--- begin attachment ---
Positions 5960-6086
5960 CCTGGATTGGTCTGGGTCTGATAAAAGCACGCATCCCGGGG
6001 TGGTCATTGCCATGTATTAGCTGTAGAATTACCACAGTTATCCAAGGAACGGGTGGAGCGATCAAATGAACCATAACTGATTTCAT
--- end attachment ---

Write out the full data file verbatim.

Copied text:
Positions 5960-6086
5960 CCTGGATTGGTCTGGGTCTGATAAAAGCACGCATCCCGGGG
6001 TGGTCATTGCCATGTATTAGCTGTAGAATTACCACAGTTATCCAAGGAACGGGTGGAGCGATCAAATGAACCATAACTGATTTCAT